The CSS2 and CSS3 specs disagree on this, annoyingly enough.  I'd
originally written ":not" to throw an exception on selectors with more
than one token, but then I saw the conflicting definitions and
relented. All the other major libraries seem to allow this confusing
Not being able to use the descendant combinator after a :not clause,
however, is a bug. Wiktor, feel free to report it; I'll try to fix it
before 1.6 final.
On Sep 26, 10:51 am, kangax <[EMAIL PROTECTED]> wrote:
> >From w3c specs (http://www.w3.org/TR/2001/CR-css3-selectors-20011113/
> "The negation pseudo-class is a functional notation taking a simple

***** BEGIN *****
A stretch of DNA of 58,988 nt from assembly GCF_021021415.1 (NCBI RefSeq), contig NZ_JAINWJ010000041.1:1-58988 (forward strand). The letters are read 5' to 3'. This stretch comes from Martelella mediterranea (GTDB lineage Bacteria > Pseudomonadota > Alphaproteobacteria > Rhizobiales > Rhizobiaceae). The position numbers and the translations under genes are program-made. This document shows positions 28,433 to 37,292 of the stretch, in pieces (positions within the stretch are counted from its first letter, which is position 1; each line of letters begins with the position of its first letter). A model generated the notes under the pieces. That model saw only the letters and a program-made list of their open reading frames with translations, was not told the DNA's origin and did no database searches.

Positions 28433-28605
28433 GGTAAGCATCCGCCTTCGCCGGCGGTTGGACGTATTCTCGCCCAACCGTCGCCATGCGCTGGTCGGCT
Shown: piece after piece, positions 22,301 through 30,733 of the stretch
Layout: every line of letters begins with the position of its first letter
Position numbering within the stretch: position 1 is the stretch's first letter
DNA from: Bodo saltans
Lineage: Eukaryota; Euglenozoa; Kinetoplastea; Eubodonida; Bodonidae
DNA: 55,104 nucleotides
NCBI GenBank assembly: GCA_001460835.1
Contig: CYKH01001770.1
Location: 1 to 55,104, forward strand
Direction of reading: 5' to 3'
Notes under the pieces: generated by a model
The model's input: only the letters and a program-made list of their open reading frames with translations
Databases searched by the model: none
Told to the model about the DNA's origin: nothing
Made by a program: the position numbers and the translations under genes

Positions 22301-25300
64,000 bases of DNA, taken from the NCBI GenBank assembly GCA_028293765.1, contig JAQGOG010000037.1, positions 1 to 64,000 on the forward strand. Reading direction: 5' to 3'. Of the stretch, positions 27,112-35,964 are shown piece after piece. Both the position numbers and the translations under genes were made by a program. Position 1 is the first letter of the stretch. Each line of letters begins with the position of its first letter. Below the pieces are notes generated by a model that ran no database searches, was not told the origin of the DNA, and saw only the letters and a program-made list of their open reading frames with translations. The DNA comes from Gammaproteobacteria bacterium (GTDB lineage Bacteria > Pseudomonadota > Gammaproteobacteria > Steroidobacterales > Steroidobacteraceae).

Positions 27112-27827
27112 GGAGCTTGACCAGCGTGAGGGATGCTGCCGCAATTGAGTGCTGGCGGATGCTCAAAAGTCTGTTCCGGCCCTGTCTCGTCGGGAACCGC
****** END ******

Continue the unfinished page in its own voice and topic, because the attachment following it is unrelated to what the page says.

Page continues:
> selector (excluding the negation pseudo-class itself and pseudo-
> elements) as an argument."
> Now what is simple selector (http://www.w3.org/TR/2001/CR-css3-
> selectors-20011113/#simple-selectors-dfn) ?
> "A simple selector is either a type selector, universal selector,
> attribute selector, ID selector, content selector, or pseudo-class.
> One pseudo-element may be appended to the last sequence of simple
> Looks like your 'a:not(a[rel$="nofollow"]' is not quite a simple
> selector (but rather a combination of type and attribute ones)
> Besides, a:not(a[rel^=external]) doesn't make sense in the first place
> (just like div:not(div) which will never match) : )
> Why select <a> that are not <a> with some condition when you could
> just specify condition on its own. It will be tested against all <a>
> anyway: a:not([rel^=external])
> Hope this helps,
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